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Common terms you might find in your MRI report

If you underwent an MRI scan (magnetic resonance imaging) of your spine, you would probably have a report with several incomprehensible medical terms. This article will explain the most common terms you will encounter and what their implications are for you, if you find them in your MRI report.
It is important to know that not everything that is described in an MRI report has to be considered as ill. It has been shown that even disc bulges or protrusions can found in many people without any symptoms of back pain [1] and the rate of alterations of the intervertebral discs increases with age including in asymptomatic individuals [2]. Consequently, the occurrence of some disc degenerations during aging can be considered normal.

When your doctor has sent you to an MRI scan, the aim is to find a specific reason for your back pain. However, in about 90% back pain is non-specific [3], which means that there is no specific finding in the MRI scan which can be linked to the pain. In this case chances are high that your back pain will improve with conservative treatment [4]. Degenerative changes of the lumbar spine are commonly present and increase with age irrespective of the presence of low back pain. Therefore, they are not considered a specific reason for back pain as they can be found with a similar frequency also in asymptomatic people.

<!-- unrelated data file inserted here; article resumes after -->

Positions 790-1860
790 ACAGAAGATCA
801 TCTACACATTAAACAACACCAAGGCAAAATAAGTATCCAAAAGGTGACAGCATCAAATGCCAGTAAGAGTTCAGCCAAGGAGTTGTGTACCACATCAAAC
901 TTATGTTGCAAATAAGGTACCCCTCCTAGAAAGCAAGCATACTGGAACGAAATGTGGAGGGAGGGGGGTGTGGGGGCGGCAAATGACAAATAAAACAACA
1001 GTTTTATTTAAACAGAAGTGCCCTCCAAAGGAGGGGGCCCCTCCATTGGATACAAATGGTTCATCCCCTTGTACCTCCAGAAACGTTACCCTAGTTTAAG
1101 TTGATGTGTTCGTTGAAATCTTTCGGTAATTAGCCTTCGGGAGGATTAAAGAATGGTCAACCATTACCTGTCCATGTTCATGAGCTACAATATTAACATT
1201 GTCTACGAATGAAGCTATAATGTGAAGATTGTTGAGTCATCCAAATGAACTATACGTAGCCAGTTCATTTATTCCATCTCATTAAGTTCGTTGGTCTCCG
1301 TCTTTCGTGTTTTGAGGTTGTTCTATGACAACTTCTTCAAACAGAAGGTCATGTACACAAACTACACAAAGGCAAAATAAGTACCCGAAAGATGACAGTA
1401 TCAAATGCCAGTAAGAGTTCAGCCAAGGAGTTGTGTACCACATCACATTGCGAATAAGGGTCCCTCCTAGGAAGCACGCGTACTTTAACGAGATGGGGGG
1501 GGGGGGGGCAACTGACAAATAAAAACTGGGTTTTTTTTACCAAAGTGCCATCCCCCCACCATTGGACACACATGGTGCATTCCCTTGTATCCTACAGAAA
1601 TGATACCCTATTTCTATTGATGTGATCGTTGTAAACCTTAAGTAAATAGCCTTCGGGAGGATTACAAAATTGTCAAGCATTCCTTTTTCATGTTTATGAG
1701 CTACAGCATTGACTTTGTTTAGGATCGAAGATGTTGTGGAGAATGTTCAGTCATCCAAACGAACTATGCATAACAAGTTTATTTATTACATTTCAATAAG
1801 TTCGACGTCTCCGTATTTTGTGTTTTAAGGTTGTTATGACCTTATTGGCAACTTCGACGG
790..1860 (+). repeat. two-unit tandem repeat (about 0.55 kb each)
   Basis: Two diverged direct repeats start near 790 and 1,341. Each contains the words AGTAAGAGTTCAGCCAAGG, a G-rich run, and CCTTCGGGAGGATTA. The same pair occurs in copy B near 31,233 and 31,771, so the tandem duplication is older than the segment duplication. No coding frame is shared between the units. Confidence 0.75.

It is worth mentioning that there is no “pain scan” and no imaging technique (radiograph, CT, MRI, etc.) is perfect. MRI does not involve X-rays and may provide detailed information on the spine. However, often it reveals alteration of the spine which are not relevant for the health and may worry patients unnecessarily. Another, limitations to an MRI scan is that it is taken when lying down, in a position where most people are comfortable. Therefore, it is not a reliable method to reveal any abnormal findings related to a person’s posture or spinal alignment, which can be evaluated best clinically.

So, if you had an MRI scan done, it’s best to talk to your treating doctor, who can explain to you whether the findings in your MRI scan are relevant for your health. The explanation of the terms listed below will give a first orientation.
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EUROSPINE is a society of spine specialists of various disciplines with a large knowledge of spine pathologies. All well-known and accepted treatment modalities for spine pathologies are represented by the members of the society. However, the Society cannot accept any responsibility for the use of the information provided; the user and their health care professionals must retain responsibility for their health care management.
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